spectator
Guest

My grandma used to say: “Those who mixed up whit the bran getting eaten up by the pigs” – or thereabout.
“Aki korpa közé keveredik, megeszik a disznók” – in Hungarian.

Without knowing her I dare to speculate that she is a victim of the nationalist brainwashing which goes on since quite some years in Hungary. Quite a few people with basically good intentions got their brains garbled about the subject.
How they can be “good Hungarians”, “true supporters of Orbán”, “religious conservatives” and “decent humans” at the same time?
Since the last one usually is the least obvious and clearly conflicting with the others, they tend to omit it first.

Unfortunately, in my opinion the ‘artist’ and the ‘human’ must be one and the same, I can’t accept one without the other.

I recommend some films to dig into the problem deeper. A lot deeper, as it happens.

István Szabó – Mephisto (1981)
http://www.imdb.com/title/tt0082736/?ref_=fn_al_tt_1

Ingmar Bergman – Shame (1968)
http://www.imdb.com/title/tt0063611/?ref_=nm_flmg_wr_36

tappanch
Guest

The bravest voice of opposition in Orbanistan, September 2015:
comment image

tappanch
Guest

comment image?oh=05ee0560ac6ee0a836bc514fa34c5d94&oe=56685F59

tappanch
Guest

the software does not like the address of this photo about a small child at Keleti holding up a sign:

“We don’t want to stay in Hungary”

Member

Attila Jozsef (a Hungarian poet) wrote this short poem in 1936. It’s called “Two Hexameters”.

“Mért legyek én tisztességes? Kiterítenek úgyis!
Mért ne legyek tisztességes! Kiterítenek úgyis.”

It’s something like this:

“Why should I be principled? I’ll be put to death either way!
Why should I not be principled? I’ll be put to death either way!”

A lot of famous people – not only artists – get ground up by ideologies. Especially now during the Orban regime when these minions are trying to surround themselves with talent. These people hang out with the wrong crowd then they pretend to be surprised when they are judged later.

But not making a statement is a powerful statement too. No escape of it. The sooner they realize it the better.

“So, because you are lukewarm—neither hot nor cold—I am about to spit you out of my mouth.”

tappanch
Guest

The Czech government decided to let any Syrians go to Germany, starting today.

The Orban government is preparing for a police action to send the refugees somewhere (ghetto in Hungary? or nice apartments in Germany?) by a special train waiting on platform 6 of Keleti.

Ex-premier Gyurcsany took home several refugees.

http://hvg.hu/itthon/20150902_ujabb_nehez_nap_var_a_menekultekre

Webber
Guest

They are taking them to camps. All of them are to be herded into fenced camps – but they are separating families as they do it. This is the Hungarian government’s response….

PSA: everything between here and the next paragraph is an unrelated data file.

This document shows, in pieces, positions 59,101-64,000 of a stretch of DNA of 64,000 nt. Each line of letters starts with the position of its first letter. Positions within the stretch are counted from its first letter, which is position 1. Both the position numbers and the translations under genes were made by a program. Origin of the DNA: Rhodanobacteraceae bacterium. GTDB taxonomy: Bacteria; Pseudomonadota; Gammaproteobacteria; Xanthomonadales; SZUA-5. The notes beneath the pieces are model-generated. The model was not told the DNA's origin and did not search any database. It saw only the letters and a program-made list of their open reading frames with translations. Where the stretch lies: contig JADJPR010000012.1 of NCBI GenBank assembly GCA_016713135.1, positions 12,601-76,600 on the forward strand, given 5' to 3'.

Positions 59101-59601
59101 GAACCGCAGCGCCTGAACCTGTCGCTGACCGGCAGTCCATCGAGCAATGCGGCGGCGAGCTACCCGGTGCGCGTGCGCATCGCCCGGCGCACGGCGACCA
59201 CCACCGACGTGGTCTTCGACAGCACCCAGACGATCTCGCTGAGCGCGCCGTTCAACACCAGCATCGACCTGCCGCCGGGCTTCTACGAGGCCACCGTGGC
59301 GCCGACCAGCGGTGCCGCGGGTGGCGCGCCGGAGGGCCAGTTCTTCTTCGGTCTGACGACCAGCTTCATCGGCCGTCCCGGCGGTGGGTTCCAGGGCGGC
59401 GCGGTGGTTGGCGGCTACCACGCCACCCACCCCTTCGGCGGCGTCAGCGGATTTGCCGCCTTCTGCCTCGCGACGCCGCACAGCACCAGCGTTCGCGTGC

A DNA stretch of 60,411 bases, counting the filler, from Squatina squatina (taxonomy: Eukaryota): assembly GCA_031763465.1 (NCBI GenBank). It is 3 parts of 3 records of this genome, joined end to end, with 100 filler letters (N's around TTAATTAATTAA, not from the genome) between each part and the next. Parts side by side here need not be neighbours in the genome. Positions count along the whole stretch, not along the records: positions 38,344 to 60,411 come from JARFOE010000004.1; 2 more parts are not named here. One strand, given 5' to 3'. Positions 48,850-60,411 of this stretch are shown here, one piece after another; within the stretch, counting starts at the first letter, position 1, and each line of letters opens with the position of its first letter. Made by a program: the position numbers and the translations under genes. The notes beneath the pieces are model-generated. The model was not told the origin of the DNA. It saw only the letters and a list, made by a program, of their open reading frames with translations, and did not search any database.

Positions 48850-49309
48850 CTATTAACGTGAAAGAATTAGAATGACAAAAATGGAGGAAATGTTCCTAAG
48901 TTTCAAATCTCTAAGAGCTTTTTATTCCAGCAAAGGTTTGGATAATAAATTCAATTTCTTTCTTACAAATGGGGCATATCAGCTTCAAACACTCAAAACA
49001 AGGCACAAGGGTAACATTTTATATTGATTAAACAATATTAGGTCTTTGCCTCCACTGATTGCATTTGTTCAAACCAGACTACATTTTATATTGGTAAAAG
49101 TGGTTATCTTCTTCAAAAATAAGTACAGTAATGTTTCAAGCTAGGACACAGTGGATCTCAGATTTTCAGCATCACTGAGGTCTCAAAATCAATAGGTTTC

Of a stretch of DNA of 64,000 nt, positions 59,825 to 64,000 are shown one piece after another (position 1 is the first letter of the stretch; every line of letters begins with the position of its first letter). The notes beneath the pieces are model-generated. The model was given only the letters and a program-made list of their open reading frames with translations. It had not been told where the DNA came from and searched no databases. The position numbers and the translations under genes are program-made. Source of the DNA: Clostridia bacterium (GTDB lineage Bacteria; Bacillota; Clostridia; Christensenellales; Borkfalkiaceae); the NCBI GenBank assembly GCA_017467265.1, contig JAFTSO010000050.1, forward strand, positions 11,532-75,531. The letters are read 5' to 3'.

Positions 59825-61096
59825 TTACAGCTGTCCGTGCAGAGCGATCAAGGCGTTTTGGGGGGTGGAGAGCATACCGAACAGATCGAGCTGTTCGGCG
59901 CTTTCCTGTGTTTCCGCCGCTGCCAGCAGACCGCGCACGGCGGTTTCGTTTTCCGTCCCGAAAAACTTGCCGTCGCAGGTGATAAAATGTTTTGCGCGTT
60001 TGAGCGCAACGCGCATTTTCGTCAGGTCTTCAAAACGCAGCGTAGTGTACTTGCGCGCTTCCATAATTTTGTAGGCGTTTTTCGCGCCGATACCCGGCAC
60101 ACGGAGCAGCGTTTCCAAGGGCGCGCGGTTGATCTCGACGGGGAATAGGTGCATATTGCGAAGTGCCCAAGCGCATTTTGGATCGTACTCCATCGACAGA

Rabomobillal viszik el a menekülteket a Keletiből

Folyamatosan szállítják el a Keletinél várakozó menekülteket, akik közül a rendőrök ötletszerűen válogatnak ki embereket, akiket aztán erőszakosan rabszállító kocsiba raktak. A Magyar Narancs szerint volt, akit a környező utcákról szedtek össze, és volt, akit internetkávézóból rángattak ki. A menekülteknek nem mondják meg, hogy hova viszik őket és azt sem, hogy a családjukat mikor láthatják újra. —
News here:
http://index.hu/belfold/2015/08/31/menekultek_bevandorlok_krizis_percrol_percre/

Tyrker
Guest

So she’s good enough to perform at Carnegie Hall, but “inappropriate” for some low-impact cultural festival held in Budapest? Oh well.

Member

It’s a bummer, isn’t it, Tyker. Let’s not forget it’s a Jewish festival …

Member

If it s such low impact, I am sure she does not mind that she did not perform.

Guest
On art and politics. Dr. Katalin Gellér whose merits I know nothing about is the curator of an 150 years anniversary exhibition on the famous stained glass window maker Miksa Roth, whose works can be seen in scores of public and private buildings in Hungary and abroad. The exhibition includes a poster with a map of Europe where every town from Norway to Sicily, which has one or more buildings with Miksa Roths windows, are marked with a red dot. In addition there is a list of buildings with such windows in Budapest, and lists of Hungarian and foreign towns where Miksa Roth windows can be seen. In several art exhibitions in Hungary I have visited during the last few years I have been annoyed by irrelevant political statements in posters pretending to describe the works on display. Dr. Katalin Gellér has provided a new example in the Miksa Roth exhibition. In the list of towns in Hungary where Roths work can be seen she has included Gyulafehérvár, Kassa, Koloszvár, Pocsony and Temésvár. (Towns in Slovakia and Romania). Dr. Gellér does not annex the whole of Romania as the list of foreign towns where works of Roth can be inspected… Read more »
Bowen
Guest

All is well in Orban Viktor’s world, and he’s got a new Facebook post to prove it.

I’ll say this for him – he’s an expert troll.

http://index.hu/belfold/2015/09/02/mindekozben_orban_viktor_teljes_nyugiban_olvasgatja_a_magyar_idoket/

spectator
Guest

And what he’s reading is: “Do we want our grandchildren to live in a European Caliphate?” – interview with Antal Rogán – for further inspiration I guess…

Member

The whole affair reminds me on this joke:

“Saying you aren’t an anti-Semite, because you have Jewish friends, is like saying your aren’t serial killer, because you have live friends …”

Paul
Guest

Orbán’s latest actions are causing utter consternation here in the UK. No one understands why Hungary, a country which has made it very clear that it doesn’t want refugees, is preventing them from leaving!

I’m frequently at a loss to explain what Orbán does and says, but this is madness even by his standards.